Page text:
Tuesday, February 21, 2017

Hemingway and the Yogi


Ernest Hemingway, Nobel laureate in literature, loved life passionately.  He loved adventure and relished the big game safaris in Africa as much as sailing through the dangers in the ocean or even punching the opponent in amateur boxing. More so, he trusted people just to know if they were trustworthy.  Many of the adventures he embraced had the potential to kill him.  He survived two plane crashes during his last safari in Africa and read with considerable amusement the obituaries that appeared in the morning’s newspapers which had presumed his death.

The Yogi, on the other hand, has no passions by profession.  He is supposed to be dispassionate.  He has conquered emotions and passions.  Rig Veda says that the whole spectrum of human passions ranging from enthusiasm and creativity to depression and agony, from the heights of spiritual bliss to the heaviness of earth-bound labour, belongs to the rank and file.  The Yogi has transcended these contrary forces. 

Between the extreme passion of Hemingway and the equally extreme dispassion of the Yogi, there exist an infinite variety of possibilities which we the ordinary mortals embrace.  A bit of adventure here and a bit of spirituality there is good enough for us.  We can extend the bits occasionally to protracted entertainments too, maybe in the mountains or in the temples.  We can be both passionate and dispassionate, as demanded by the occasion.  We can be secular and religious at the same time.  That’s why we are normal human beings.  Albert Einstein wondered many times, looking at people like us, whether he was crazy or the other people (that is, we) were.  

Hemingway was crazy anyway and his passions took his life in the end.  The Yogi may live a hundred years though I will never understand for what.  What’s the use of living like a vegetable even if you can exist for a hundred years?  I’d rather have much shorter life filled with joys and passions.  That’s my personal view: one of the infinite varieties of possibilities that lie between Hemingway and the Yogi.  But I love those Yogis who go around entertaining the world with passionately undulating bellies and selling us everything from fairness creams to Ayurvedic Soanpapdi.  They entertain us with a difference.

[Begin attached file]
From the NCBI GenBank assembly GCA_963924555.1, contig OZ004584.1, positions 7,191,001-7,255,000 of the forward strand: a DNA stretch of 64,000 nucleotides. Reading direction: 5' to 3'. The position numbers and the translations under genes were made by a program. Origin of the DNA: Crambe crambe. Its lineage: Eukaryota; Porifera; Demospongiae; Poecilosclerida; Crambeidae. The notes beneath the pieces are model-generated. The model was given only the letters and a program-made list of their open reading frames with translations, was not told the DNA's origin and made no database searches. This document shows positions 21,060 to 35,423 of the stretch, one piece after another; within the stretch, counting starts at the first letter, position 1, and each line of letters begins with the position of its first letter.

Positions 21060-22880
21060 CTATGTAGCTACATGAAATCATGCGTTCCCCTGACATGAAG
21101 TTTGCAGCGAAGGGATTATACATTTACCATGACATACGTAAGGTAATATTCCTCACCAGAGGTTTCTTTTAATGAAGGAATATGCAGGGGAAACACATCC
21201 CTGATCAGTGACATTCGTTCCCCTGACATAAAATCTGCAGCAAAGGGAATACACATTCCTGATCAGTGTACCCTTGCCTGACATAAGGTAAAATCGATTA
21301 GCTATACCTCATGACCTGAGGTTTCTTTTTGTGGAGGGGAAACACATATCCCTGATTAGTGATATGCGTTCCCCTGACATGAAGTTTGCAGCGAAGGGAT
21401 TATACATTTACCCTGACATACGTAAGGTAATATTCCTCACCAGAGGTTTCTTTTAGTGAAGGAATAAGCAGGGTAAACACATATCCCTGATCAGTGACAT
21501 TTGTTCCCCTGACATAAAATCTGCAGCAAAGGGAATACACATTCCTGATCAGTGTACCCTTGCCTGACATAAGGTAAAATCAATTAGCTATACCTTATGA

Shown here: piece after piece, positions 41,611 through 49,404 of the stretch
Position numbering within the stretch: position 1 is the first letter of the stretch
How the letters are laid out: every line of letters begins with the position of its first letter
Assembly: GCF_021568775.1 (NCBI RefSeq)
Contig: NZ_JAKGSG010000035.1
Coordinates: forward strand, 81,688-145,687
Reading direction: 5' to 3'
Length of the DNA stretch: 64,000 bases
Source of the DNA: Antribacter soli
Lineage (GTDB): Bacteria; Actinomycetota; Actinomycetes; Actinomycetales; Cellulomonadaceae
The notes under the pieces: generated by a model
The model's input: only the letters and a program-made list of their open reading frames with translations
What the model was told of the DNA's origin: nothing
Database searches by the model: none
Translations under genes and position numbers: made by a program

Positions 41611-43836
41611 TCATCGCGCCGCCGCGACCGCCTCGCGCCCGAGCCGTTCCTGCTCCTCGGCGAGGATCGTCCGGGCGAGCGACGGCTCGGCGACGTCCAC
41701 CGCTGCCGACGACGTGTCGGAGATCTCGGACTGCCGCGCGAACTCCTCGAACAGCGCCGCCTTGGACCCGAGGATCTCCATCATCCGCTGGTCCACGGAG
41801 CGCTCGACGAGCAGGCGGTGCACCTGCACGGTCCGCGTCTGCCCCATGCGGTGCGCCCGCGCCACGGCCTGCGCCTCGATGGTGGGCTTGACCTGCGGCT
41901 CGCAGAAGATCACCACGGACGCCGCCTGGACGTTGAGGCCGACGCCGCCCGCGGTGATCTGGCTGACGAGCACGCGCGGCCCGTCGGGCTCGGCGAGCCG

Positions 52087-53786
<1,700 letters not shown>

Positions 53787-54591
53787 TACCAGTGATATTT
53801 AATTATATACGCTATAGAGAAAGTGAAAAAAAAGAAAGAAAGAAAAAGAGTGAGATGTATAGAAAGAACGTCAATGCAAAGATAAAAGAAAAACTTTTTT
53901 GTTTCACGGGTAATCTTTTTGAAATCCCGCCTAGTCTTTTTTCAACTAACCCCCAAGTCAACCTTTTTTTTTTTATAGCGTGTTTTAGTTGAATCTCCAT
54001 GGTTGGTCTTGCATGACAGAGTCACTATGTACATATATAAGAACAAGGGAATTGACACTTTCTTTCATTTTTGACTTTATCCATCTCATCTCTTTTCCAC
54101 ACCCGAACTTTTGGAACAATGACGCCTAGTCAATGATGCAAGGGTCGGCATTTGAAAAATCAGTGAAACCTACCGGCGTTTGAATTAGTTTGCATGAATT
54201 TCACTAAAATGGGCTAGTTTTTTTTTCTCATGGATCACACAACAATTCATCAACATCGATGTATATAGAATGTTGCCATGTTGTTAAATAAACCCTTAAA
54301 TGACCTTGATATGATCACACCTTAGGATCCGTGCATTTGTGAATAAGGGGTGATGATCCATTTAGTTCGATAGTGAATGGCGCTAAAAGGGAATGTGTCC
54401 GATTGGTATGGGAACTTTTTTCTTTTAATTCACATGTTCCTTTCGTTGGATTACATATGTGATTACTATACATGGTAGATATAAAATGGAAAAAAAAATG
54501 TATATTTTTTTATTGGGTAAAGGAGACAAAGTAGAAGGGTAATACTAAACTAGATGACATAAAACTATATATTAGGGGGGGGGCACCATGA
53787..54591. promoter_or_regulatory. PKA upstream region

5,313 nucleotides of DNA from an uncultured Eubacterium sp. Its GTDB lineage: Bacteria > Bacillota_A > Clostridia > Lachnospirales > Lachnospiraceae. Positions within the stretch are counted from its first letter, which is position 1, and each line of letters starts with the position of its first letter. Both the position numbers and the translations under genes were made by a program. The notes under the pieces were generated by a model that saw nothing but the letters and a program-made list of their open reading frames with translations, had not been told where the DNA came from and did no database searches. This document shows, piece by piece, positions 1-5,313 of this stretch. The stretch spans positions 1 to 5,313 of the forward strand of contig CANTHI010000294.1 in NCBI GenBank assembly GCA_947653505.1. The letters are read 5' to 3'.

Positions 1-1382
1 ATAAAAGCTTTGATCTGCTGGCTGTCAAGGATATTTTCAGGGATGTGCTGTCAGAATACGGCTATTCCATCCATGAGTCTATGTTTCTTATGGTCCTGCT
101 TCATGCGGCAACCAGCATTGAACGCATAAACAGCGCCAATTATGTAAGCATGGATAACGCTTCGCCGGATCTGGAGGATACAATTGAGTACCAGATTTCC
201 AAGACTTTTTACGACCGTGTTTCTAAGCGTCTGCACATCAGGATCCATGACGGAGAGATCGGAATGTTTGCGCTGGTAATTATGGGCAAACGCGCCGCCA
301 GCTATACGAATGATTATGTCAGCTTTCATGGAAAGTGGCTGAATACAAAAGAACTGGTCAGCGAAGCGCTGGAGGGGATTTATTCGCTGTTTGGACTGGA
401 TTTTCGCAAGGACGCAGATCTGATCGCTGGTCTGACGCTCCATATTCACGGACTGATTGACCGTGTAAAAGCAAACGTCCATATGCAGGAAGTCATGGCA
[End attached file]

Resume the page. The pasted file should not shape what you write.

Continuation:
8 comments:

  1. Hihihi, last line amused me.. Interesting post.

    ReplyDelete
    Replies
    1. Though the Yogi is supposed to be dispassionate, today's yogis are just the opposite: very passionate, even more so than us ordinary mortals :)

      Delete
  2. Hemingway was not crazy. I'm quite a big fan of his writing, if not of his lifestyle - his extreme sexism towards women and his desire to hunt. Can't say I agree with yogis either - bleached of feeling. What I'm curious about is your desire to juxtapose the two.

    ReplyDelete
    Replies
    1. Hemingway's insanity led him to commit suicide. I mentioned Einstein's view on sanity precisely to imply that sanity is a relative thing: by conventional standards Hemingway was not normal.

      It is the Rig Veda and other such scriptures that bleach the yogi, not me. It's not my personal view. My personal view is that our yogis are worse than us when it comes to greed, jealousy, craftiness, political chicanery, sensuality, deception... an endless list.

      I didn't juxtapose the two: I contrasted them, put them at the two ends of the passion-dispassion continuum.

      Delete
  3. I am practicing meditation offlate and also reading some books on spirituality and power of subconscious mind. You may have a look at Lost and found in Ranthambore, available in Amazon kindle version, you may like it

    ReplyDelete
  4. What’s the use of living like a vegetable even if you can exist for a hundred years?
    This has raised a million questions within me.. Great article

    ReplyDelete

The group is always right

While having a frugal breakfast of dosa with chutney, I watched my wife’s face.   Pain was writ large on it.   Two days of struggle ...